Nut Job

Our Sheffield correspondent’s urgent mission for Myristica fragrans is disrupted by something shiny and yellow. 

All images (except where stated) by the author

Gulp. Sharp intake of breath. No, not because talking to the salesman makes me nervous but my first design review for this oftentimes design-centric website. If you have yet to see my takes on design, prepare to be deflated. I like what I see. Well, sometimes. Then again, sometimes I’m horrified by what’s presented in front of me. But in this particular instance I liked – a lot.

An errand into town forced me past the row of car dealerships that inhabit the fringes of town. Virtually every make is available within a three mile corridor and if you can’t find something to intrigue you or at least make you veer off your everyday trajectory then there is little hope. Admittedly there is nothing truly exotic but I can’t see Bugatti or Rolls Royce setting up shop in my vicinity any time soon. Too many ne’er do wells. Not quite enough filthy lucre.

Thus a posh Toyota branch lured me in on a gorgeous August morn. Some nutmeg was urgently required, and a mercy dash to retrieve some was enacted. Fortunately I had conveniently left my mobile phone in a safe place; my locker at work, thus no chance of being traced for the precious minutes between my leaving and subsequent return with said nut.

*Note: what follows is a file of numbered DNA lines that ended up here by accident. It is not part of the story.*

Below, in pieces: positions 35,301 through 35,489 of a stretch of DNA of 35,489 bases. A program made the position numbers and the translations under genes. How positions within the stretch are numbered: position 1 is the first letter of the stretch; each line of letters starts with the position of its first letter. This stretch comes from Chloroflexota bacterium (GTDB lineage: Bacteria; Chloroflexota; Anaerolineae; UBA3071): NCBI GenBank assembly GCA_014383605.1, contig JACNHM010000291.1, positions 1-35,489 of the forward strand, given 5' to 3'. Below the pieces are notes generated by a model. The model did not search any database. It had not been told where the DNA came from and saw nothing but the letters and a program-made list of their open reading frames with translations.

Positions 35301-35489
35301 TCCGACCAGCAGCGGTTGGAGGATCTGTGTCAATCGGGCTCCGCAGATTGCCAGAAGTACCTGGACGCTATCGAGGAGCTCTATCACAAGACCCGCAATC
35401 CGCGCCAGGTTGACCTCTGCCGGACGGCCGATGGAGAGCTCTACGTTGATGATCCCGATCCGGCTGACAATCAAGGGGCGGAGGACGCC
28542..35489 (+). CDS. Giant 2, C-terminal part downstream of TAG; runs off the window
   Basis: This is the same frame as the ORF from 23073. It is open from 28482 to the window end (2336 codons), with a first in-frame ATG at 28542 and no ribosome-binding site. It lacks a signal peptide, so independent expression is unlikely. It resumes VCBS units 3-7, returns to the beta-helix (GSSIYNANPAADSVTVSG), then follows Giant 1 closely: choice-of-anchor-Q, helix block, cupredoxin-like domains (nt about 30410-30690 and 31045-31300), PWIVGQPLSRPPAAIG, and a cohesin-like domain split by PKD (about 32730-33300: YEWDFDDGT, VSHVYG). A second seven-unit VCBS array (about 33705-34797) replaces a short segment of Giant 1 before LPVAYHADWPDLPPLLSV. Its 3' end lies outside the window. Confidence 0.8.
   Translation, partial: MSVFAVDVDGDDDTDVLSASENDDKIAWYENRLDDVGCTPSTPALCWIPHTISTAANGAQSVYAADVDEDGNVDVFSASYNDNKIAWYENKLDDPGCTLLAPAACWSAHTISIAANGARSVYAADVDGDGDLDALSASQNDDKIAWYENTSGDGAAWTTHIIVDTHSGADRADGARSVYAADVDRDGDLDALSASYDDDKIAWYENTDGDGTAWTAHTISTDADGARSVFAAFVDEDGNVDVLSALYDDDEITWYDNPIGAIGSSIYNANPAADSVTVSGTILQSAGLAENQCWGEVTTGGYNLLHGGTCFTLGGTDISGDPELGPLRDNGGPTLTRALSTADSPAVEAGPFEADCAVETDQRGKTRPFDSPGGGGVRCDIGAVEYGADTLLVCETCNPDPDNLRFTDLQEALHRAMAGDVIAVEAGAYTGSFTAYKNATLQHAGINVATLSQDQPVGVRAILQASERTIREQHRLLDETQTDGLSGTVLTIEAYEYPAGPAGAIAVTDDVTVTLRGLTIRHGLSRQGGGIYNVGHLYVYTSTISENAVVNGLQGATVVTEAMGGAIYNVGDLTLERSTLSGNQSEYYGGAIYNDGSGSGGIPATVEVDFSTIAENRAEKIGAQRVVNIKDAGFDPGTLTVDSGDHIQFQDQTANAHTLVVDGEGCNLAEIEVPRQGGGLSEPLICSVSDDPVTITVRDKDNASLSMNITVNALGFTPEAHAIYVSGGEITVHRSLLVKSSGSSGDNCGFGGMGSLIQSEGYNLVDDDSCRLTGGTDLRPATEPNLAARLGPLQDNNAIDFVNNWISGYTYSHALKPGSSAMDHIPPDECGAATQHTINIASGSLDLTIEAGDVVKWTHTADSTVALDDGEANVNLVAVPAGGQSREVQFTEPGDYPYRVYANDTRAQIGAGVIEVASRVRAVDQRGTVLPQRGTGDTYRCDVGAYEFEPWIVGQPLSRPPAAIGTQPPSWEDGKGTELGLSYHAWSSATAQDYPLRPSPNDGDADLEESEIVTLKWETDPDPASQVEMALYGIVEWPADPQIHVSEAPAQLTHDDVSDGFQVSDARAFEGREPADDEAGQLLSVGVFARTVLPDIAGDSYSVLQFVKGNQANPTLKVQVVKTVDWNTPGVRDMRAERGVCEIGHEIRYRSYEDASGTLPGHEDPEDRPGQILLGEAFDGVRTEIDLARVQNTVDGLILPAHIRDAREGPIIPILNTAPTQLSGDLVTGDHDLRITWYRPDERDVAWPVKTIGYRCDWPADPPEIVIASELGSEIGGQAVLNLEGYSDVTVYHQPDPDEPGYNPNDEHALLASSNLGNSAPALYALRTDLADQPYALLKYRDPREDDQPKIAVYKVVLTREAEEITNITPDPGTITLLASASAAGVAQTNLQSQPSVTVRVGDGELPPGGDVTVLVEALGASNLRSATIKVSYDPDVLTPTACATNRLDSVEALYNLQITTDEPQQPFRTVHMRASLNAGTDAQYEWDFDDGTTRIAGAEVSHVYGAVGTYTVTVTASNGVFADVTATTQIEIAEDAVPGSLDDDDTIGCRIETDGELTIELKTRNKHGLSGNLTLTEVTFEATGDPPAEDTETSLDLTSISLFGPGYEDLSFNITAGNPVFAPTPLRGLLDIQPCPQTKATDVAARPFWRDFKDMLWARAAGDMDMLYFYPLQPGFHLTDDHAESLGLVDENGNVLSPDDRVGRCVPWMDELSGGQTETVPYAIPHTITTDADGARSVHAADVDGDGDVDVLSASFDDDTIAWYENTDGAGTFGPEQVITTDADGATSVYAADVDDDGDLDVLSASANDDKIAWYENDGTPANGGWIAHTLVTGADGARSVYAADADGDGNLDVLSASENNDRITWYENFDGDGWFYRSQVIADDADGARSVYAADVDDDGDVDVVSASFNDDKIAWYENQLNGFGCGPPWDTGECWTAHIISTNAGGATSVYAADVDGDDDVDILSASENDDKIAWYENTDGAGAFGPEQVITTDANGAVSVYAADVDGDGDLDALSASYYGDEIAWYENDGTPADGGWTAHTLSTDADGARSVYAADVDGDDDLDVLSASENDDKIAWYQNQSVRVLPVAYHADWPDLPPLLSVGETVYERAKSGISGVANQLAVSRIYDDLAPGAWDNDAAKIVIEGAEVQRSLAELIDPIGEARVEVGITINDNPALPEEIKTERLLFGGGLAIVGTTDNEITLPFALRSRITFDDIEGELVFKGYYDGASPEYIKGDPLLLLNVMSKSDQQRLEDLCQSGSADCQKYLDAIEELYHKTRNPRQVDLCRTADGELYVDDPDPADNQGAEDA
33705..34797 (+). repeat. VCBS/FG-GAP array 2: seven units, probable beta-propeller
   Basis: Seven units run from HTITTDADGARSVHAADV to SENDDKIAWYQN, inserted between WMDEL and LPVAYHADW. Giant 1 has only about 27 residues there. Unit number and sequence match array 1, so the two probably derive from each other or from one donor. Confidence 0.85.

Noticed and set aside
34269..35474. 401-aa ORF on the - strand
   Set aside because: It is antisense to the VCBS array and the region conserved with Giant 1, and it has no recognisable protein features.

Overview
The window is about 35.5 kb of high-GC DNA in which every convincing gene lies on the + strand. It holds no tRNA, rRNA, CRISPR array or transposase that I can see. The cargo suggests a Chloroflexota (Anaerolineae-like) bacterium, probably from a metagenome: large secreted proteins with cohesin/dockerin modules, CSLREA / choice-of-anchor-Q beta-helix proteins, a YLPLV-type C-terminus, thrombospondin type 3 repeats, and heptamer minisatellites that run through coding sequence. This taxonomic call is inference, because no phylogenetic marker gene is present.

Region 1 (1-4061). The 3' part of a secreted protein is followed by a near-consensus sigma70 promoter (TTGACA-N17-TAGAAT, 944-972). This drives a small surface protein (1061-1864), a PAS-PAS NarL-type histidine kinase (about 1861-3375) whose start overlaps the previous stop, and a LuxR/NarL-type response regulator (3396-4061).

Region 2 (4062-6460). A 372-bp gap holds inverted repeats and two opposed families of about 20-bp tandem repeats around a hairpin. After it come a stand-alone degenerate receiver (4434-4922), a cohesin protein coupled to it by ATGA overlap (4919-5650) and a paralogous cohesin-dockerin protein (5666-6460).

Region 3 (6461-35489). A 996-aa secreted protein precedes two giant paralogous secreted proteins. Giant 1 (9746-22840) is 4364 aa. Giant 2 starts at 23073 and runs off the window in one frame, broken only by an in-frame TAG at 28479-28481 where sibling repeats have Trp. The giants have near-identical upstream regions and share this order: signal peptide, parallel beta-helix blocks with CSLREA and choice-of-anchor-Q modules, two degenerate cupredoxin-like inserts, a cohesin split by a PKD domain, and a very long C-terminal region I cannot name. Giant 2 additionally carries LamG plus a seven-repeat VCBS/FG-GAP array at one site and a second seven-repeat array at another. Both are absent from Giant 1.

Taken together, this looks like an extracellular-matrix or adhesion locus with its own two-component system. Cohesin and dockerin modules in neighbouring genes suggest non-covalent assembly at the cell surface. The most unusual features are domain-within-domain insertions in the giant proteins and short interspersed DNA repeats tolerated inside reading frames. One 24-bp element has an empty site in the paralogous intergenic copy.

Allow me to explain. I wasn’t out to purchase nutmeg: nutmeg is a euphemism for when my wife needs something more desperately than air. My errand was irritating, time consuming, banal. Preferring to look on the brighter side meant a cheeky wee stop at the dealership. Hardly adultery.

I’d seen the LC500 about a week previously and made a mental note to investigate. Luckily the car maintained a presence on the forecourt and with no time like the present I pulled in, parked up and became a nosy Parker. 

A silly aside now. When’re we are travelling together and spot any kind of yellow car on the road, except a Nissan Juke for reasons that shall become clearer, we shout Yellow Car! Thus my first impressions were that of wonder. Porsche’s are ten a penny. Ferrari too has quite a following and most weekends sees one either burbling past in desperate need of a petrol station.